How two friends are bringing disco nights back to Toronto
Hosted by DJs John McLeod and Dylan-Thomas Childs, the collective celebrated its 10th anniversary in September and its first night back in over two years.
Friends since they were twelve years old, McLeod and Childs met at their house soccer league in Port Dover. Together, their collective love for soul and funk grew and soon would make its way to Toronto.
After one trip to Montreal over a decade ago, everything changed for the duo.
"We went to this tiny party and it was all dancers, and they were playing disco, all disco," said Child. "John came back and said, 'this is our obsession.'"
That night, McLeod found himself asking the DJ about every song that played and the duo birthed the idea of bringing a disco party collective to Toronto. That's when Beam Me Up! was born.
The duo, known as the Patchouli Brothers, have been throwing disco parties since 2012, with the first party held on the east side. "It was a home furniture store and then it was a club, a strange little pub and they let us just throw some parties," said Childs. "Just very DIY."
Beam Me Ups! first official disco night was held at The Piston on Bloor St W, which would become a regular space used by the duo. Here is where they met the owner of The Piston, George, who mentored them and pushed the duo to DJ disco nights.
"In a lot of ways, he pushed that to happen, and he said 'you guys have something there,'" said McLeod. "He came up in the 80s and was playing and working in big clubs...he knows what he's talking about."
Throughout the 10 years of dancing to disco, the duo has held events at the Drake Underground as well.
Now, the disco duo is back after a two-year hiatus due to lockdowns. After their celebration in September, the party continued on the second Saturday of every month, held at The Baby G. The collective has also held disco nights in Montreal at La Sala Rossa.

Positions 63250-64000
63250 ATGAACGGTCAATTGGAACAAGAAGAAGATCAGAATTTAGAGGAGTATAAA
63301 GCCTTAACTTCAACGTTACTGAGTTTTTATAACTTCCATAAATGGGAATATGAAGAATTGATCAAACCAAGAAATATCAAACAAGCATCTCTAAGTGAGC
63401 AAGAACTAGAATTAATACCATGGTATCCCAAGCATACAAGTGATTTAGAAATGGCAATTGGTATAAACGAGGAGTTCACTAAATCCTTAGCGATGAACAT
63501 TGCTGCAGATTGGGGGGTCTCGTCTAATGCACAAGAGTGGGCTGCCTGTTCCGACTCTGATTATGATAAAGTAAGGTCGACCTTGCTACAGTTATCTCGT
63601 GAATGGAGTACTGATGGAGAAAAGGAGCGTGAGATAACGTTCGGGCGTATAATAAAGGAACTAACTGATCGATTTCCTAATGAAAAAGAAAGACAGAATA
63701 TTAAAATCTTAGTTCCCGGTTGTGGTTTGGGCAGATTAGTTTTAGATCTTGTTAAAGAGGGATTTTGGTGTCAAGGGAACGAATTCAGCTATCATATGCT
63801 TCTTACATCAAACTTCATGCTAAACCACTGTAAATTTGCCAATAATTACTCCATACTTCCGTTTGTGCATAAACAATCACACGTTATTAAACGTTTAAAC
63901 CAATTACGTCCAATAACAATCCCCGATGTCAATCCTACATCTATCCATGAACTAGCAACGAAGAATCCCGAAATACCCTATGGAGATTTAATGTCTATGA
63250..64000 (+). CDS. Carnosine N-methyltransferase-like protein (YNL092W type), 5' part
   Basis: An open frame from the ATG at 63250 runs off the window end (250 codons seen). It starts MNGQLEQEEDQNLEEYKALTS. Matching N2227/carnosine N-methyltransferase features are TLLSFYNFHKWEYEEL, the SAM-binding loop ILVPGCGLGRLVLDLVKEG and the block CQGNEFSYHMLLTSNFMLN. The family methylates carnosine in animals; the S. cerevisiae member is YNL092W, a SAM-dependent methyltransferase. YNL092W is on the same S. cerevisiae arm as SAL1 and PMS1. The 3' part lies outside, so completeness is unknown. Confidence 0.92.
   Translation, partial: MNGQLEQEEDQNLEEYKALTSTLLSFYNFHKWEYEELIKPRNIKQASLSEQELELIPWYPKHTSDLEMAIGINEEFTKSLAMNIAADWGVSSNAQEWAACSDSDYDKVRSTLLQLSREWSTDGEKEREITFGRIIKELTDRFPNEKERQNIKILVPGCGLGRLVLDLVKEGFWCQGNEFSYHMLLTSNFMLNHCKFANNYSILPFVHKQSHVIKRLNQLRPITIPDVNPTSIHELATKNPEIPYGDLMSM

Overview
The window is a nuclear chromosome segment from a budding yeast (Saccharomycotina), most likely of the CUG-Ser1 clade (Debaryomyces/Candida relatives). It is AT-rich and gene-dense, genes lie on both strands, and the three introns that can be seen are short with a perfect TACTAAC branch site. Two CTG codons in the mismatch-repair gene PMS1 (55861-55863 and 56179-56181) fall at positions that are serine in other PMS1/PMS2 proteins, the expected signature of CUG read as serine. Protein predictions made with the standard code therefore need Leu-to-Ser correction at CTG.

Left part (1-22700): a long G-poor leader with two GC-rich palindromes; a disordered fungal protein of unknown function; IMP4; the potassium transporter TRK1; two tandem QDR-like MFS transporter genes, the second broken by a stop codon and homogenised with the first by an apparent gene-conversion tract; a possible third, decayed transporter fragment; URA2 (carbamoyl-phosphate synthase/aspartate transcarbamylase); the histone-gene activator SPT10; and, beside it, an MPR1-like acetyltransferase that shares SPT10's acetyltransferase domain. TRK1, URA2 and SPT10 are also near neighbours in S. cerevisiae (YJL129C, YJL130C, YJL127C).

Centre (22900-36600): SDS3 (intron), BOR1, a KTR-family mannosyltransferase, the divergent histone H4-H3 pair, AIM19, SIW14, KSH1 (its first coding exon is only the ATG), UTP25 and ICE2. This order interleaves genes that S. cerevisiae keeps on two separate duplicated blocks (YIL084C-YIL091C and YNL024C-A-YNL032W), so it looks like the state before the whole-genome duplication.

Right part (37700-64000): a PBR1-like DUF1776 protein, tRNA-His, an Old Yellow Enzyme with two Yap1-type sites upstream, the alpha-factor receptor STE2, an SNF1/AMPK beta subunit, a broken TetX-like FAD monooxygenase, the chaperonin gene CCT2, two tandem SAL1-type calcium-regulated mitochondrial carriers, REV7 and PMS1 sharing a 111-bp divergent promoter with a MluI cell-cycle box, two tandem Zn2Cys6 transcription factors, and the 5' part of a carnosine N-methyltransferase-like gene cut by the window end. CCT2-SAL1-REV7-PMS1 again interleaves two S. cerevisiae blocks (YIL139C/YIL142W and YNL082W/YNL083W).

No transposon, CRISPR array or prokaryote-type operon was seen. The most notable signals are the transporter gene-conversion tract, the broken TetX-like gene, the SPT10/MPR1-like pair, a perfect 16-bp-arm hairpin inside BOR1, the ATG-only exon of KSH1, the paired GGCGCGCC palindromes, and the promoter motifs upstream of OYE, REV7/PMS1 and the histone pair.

The two-year hiatus hasn't stopped the duo from bringing back the parties, as McLeod said it gave them time to practice and dig into the music. It's also made people more excited and keen to come to the event.
"I think people appreciate what we all missed, so people are more eager to dance," said McLeod. "We're down to make up for some lost time."
A disco night with the duo consists of their iconic disco ball, 80s-esque outfits and Childs and McLeod spinning behind the deck. By 12:30 a.m., the stage is filled with not only the duo but partygoers dancing till closing.
Childs said the lineup for their anniversary and events after have been longer than usual and the turnout has been more than they expected. During the night, Childs said he would receive many messages and hopefully in the future they can host more people.
Beam Me Ups! impact hasn't just hit partygoers but its creators themselves. Childs met his wife at one of their disco nights and noticed her dancing in the crowd.
The space the duo has created has made a major impact on the city, securing the disco nights as essential to Toronto's nightlife. It also emphasizes the need for more disco-focused spaces.
"[Disco] has a lot of meaning, it makes you feel good and the world a little bit brighter," said McLeod. "This resurgence era [of disco] is going to be long lasting because it was tucked away for so long."
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